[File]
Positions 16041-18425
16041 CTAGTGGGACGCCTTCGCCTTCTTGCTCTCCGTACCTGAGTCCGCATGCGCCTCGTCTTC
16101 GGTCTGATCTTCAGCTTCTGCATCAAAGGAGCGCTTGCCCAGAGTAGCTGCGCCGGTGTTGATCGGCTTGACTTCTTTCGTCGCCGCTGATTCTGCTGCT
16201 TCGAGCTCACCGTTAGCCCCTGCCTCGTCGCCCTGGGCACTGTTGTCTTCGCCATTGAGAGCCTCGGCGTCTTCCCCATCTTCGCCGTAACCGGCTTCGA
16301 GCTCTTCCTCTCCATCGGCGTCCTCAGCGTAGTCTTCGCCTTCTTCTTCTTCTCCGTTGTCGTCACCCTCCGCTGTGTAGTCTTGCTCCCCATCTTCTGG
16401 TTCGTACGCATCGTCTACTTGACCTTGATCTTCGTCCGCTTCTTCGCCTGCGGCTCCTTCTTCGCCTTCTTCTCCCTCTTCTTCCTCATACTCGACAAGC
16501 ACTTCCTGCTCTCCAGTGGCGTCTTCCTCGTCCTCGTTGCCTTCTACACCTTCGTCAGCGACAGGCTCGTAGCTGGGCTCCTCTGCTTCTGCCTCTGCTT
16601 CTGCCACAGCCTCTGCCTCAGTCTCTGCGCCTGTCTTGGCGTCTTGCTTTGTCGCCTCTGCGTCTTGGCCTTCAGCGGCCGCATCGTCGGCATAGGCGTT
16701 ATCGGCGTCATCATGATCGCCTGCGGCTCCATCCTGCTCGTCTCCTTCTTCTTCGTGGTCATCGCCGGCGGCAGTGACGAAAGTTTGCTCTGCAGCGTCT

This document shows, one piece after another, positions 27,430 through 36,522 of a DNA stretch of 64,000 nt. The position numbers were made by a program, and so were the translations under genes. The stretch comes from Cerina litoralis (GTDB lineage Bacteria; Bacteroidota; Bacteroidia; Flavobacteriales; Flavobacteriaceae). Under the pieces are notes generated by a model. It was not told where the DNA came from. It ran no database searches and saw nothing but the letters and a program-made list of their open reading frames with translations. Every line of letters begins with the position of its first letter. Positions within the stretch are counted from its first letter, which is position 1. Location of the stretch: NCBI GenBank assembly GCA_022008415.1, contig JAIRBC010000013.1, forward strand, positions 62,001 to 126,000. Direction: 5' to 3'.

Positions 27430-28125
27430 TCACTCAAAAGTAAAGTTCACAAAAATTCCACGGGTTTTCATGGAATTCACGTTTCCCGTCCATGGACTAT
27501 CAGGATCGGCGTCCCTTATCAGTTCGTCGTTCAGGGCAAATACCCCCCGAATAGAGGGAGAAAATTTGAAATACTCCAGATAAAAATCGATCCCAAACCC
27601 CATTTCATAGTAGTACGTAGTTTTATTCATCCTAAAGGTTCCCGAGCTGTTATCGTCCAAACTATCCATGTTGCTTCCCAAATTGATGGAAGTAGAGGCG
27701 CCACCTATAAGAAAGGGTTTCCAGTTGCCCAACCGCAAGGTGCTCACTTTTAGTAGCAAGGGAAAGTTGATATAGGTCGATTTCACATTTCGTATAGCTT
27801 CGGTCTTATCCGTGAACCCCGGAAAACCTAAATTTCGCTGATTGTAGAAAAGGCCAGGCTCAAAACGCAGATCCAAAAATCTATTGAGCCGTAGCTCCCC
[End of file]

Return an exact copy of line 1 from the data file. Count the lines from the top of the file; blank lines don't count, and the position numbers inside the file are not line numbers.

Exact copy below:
Positions 16041-18425